Comfortable with uncertainty?

How comfortable are you when you do not yet know the eventual outcome of a particular decision or choice you have made in life? 

You know it was something you wanted to do, for multiple reasons, and yet it did not turn out exactly as you had planned. For some reason though, you trust that is is still the direction you are meant to follow, and that each bend in the road helps you master new a set of skills for the next part of the journey.

Unsettling for a while though, isn’t it? 

Especially when all of the advice you are getting leads you back to the place you left. It is well-meaning advice, but it simply does not satisfy the place in your heart that yearns for growth in a different direction.

bend in the road.JPG
Photo credit link 

So you politely thank people for their advice, which may be based on their own fears about their situations more than an accurate assessment of yours. Then you continue doing what you know you must do, following the intuition that will lead you to the next right thing. It is not for the faint of heart, this uncertainty. And yet it can open us up to the types of growth we are meant to experience.

When the doors start to open and your path becomes more clear, you again begin to trust that inner compass. You know that you can choose to remain in your wholeness, and approach your life with presence and lightness every day. And all of these gifts and lessons travel with you to the next place where you will face new trials, and traverse new territory.

Uncertainty can feel uncomfortable. But ultimately knowing that you have the resourcefulness and resilience to meet the next challenge with grace, or at least with a willing and curious spirit, can make all the difference.

Keep your heart open to those moments of knowing, even when your inner critic starts voicing the doubts that others may speak openly. This is that nexus where your vulnerability joins with courage (thank you, Brené Brown). This is where the magic happens.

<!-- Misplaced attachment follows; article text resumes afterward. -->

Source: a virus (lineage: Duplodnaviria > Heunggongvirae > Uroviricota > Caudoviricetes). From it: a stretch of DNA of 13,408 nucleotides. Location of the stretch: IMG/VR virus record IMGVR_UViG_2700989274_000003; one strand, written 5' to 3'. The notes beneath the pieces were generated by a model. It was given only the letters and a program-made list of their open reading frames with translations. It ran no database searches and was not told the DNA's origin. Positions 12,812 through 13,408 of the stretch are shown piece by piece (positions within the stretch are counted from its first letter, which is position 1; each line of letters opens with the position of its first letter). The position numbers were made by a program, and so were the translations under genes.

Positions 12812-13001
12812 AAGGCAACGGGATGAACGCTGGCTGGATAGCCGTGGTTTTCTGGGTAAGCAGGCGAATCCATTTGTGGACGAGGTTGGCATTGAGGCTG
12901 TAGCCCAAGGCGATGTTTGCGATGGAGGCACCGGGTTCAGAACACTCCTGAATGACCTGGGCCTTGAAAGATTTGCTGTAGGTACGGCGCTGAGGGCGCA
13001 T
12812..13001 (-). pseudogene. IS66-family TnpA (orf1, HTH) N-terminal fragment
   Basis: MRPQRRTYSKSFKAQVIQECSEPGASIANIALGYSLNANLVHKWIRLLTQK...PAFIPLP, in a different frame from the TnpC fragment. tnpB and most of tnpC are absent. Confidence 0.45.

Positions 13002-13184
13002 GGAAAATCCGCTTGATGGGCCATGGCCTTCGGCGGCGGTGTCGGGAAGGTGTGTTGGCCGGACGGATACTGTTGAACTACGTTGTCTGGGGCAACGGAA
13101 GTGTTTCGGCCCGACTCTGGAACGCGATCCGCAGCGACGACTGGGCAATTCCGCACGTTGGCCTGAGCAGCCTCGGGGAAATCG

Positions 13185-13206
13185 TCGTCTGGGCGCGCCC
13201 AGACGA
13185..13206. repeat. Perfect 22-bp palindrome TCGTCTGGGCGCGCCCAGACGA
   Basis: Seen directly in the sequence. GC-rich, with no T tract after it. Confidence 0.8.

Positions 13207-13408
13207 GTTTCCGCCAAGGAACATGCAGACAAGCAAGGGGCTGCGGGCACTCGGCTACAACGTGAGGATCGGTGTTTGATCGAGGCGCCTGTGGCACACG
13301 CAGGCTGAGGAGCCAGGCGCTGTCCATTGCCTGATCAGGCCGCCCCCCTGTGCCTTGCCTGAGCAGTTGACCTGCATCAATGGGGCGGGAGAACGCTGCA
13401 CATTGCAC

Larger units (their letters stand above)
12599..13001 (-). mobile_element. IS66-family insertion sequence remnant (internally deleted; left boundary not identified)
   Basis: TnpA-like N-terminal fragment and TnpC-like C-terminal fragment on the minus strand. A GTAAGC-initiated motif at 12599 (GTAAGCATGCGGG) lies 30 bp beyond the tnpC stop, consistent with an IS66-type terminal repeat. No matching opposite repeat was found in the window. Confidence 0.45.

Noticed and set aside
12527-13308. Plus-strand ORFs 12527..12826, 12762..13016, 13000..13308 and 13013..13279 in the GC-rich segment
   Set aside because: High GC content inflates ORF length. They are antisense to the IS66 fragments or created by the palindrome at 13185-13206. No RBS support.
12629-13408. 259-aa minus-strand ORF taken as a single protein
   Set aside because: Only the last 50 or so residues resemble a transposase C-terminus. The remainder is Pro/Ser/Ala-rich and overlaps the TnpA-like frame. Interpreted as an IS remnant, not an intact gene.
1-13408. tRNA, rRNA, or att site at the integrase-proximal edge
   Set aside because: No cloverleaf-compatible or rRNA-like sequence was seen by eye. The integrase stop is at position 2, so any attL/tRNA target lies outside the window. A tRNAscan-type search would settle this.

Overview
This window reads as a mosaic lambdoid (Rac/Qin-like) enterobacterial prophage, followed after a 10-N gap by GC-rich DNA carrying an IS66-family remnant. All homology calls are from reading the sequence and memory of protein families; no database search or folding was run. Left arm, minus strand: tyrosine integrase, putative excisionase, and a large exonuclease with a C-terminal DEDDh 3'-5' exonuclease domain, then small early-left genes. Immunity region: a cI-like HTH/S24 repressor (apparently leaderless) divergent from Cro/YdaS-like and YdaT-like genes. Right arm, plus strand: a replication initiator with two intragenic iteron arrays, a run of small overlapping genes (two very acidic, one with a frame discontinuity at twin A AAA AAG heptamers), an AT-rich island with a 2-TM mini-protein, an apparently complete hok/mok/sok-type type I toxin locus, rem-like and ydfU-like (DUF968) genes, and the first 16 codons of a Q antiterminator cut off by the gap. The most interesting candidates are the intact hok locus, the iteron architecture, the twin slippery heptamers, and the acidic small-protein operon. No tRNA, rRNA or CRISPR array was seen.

cristy@meximinnesotana.com

 

 

Showing up as me

Do you ever feel like you are playing a role when you show up for an interview?

You know, there is a “song and dance” routine and you are expected to go through certain motions. You know the answers you are expected to give. You have been on the other side of the interview table, perhaps, on a selection committee a few times. And yet, you are unable to play the game in the way that you did before.

Salt and pepper hair
This photo was taken a few weeks ago before I covered some gray. Okay, full disclosure: I showed up as me with a little root touch up. And I’m unapologetic about that too! 

I think being 2 months shy of 45 has given me certain perspective on what I value. It has change the way I choose to show up these days. I no longer have a need to put on a “front” when I talk with people, at least beyond some social graces.

There’s a comfort level in my body, within being in my own skin, showing up as me,  unapologetic and real. It is freeing. I have gained experience in many challenging situations in the past couple decades. I’ve made lots of mistakes. And I’ve learned valuable lessons along the way. I’ve had success in a lot of areas, and I can own that success, and not be sheepish about claiming those victories.

I give tremendous credit to years of yoga and the past year of dance classes. Trying new things, and risking appearing foolish as a beginner has given me more confidence in trying other new things. I know that new moves (whether they are dance routines or yoga poses) can be learned and practiced, and that skills are built over time and with regular commitment.

I found out on Wednesday (after my Tuesday interview) that I will be asked for the third (and presumably final) interview for a position that excites me. I am getting better at showing up as me, rather than some image of who I think I am supposed to be. Perhaps that is ultimately the work of our lives, knowing ourselves and honoring those calls to grow.